Harry Potter 2/4/7

It’s the end of the year and so, like everyone else on Facebook, I’m already tired of year in review posts. I’m introspective enough and don’t need to review photos where I look awful of nights I barely remember. Further, I’m not usually one to comment on how blessed I am because normally I make fun of people who do. Instead, I’m going to Disneyland with my husband, because we’re adults.

Before we’ve even left for the airport, however, I can’t help but get excited. Not just because I’ll be at Disneyland, but because like all bibliophiles, I get excited at the thought of long trips of uninterrupted reading time. To me, the idea of a long car/plane/bus/packhorse is almost as exciting as whatever lies at the end of it. Pensively I recall some of my road-trip reads, Geography Club on the 10 hour trip through the Rockies, or And Then There Were None while hungover on the way home from my Fagette party. But some of the best, the very best memories of books were when I read Harry Potter 2, 4, & 7.

Nostalgia grips me as I recall each of them. I disappeared into The Chamber of Secrets largely on the way home from Disneyland when I was in grade 8. It was early January and I remember picking it up at a bookstore on one of the last days of the trip. I assumed at the time that it was some kind of serendipity that I would find the sequel to the amazing book I finished the night before we left. Of course this was me being stupid as at that point in time, the third book had been out for some time and J.K. Rowling was to readers (and non-readers) what One Direction is to 12 year old girls and gay men.

In any case, I burned through it quickly but reverently as though each word were scribbled on parchment. While the rest of my family was sitting in the airport sad to be leaving, I was enthralled by a book and was eager for the return home. The trip itself is that much more memorable because of The Chamber of Secrets. In the same way, reading The Goblet of Fire on the way to my parents cabin (and obsessively re-reading it while there) has created a distinct association between the two. It was like how some people smell freshly mowed grass and think of their childhood.

By the time The Deathly Hallows came out, I was fortunate enough to pick it up from a convenience store at 6 am when my nightshift in North Vancouver ended. Instead of going home, I headed out to my future-husband’s parents’ house which was a trek in an of itself. We were going camping that weekend and I didn’t have time to go home so I sat immersed in the book on the skytrain. I didn’t care that I was covered in concrete and smelled like sweat and tobacco. I was already at Godric’s Hollow and couldn’t be bothered. Eventually I had to look up from my book, but only because it was my turn to hold my newborn niece.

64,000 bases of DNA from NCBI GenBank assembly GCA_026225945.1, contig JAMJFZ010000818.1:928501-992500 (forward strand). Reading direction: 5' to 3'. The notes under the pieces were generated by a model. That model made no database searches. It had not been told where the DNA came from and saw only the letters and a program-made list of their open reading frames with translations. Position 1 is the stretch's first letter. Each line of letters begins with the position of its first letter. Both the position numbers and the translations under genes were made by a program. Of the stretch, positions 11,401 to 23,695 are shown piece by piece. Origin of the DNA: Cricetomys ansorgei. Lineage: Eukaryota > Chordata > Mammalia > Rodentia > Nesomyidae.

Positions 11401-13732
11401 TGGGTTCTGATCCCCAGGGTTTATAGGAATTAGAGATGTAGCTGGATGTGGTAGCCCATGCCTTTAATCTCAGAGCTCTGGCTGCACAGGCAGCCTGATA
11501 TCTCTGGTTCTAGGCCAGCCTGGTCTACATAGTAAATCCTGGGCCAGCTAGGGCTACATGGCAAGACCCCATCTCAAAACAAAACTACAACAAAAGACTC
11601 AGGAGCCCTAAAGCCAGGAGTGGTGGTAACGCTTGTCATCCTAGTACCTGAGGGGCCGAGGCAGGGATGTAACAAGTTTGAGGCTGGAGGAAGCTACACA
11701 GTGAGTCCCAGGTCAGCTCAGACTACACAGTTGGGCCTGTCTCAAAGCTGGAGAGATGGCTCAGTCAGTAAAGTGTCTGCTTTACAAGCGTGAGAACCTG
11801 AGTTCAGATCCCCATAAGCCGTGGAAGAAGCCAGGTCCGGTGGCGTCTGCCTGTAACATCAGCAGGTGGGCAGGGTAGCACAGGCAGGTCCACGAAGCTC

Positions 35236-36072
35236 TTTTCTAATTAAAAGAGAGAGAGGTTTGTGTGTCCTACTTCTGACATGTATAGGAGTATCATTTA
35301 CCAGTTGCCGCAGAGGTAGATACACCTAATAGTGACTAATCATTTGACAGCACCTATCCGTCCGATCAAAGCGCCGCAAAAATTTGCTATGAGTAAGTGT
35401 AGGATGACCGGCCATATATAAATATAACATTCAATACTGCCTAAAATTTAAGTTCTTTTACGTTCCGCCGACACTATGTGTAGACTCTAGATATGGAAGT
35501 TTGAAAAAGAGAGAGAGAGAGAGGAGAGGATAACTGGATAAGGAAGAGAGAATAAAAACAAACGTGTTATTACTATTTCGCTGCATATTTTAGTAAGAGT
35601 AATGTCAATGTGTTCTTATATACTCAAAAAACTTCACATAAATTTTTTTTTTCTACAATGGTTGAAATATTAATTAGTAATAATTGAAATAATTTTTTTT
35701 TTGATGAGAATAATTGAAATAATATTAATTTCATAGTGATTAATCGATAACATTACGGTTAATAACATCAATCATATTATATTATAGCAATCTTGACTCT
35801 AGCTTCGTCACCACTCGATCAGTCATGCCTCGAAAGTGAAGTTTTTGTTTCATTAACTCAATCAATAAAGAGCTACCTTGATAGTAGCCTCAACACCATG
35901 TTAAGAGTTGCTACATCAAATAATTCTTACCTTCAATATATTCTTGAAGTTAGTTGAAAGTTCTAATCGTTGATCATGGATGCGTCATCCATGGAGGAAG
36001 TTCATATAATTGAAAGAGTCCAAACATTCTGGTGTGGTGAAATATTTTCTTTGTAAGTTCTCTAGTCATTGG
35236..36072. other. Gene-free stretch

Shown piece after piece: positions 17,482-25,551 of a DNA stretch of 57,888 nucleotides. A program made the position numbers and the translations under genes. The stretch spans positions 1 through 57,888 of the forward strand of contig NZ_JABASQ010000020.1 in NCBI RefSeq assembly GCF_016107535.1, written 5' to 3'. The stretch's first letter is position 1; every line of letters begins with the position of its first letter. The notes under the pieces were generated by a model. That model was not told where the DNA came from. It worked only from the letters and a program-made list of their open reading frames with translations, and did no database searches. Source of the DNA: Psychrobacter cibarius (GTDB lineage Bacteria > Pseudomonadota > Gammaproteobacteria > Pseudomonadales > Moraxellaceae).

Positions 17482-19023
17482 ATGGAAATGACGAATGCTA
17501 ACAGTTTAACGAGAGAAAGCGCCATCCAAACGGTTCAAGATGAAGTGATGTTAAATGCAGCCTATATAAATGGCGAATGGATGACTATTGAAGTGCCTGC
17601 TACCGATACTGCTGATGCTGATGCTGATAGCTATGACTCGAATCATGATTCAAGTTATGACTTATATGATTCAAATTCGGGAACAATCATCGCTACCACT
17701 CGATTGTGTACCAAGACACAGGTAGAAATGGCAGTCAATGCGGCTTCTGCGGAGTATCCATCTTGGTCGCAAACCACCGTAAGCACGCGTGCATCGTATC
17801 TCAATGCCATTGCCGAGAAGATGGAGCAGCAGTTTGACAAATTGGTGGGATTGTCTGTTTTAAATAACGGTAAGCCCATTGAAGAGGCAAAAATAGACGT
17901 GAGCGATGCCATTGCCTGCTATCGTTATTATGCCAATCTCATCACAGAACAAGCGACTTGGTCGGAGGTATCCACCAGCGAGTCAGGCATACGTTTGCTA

I suppose the point of this whole rambling, anti-nostalgic inspired, nostalgic entry is that books aren’t just isolated adventures that you put down once you’ve finished them. They aren’t distractions or a time consuming pastime. Good books aren’t just amusing words which come together to form a story, good books are part of what makes your own story. Now when I think of The Chamber of Secrets, I remember the excitement of going to Disneyland (and can gloss over the arguments that my brothers had in the airport). The Goblet of Fire conjures up me sitting with my family around in a small cabin, heated by a wood stove and illuminated by a flickering candles. The Deathly Hallows reminds me of the dewey grass on the morning I was going camping  on our inaugural annual Siblings and Significant Others Camping Weekend Extravaganza. At some point in my life, books stopped being something I read, and became something I participated in and gladly share this with others (even if no one gives them back).

And what they did, what they created was greater than art because you live your life in it.

~Stanley Tucci as Nigel, Devil Wears Prada

So this week I’ll be thinking of my favourite things, and hope that on this, my first trip to Disneyland with my husband, I’ll have chosen a really excellent book.


  1. Pingback: Great Start | Advice Ignored

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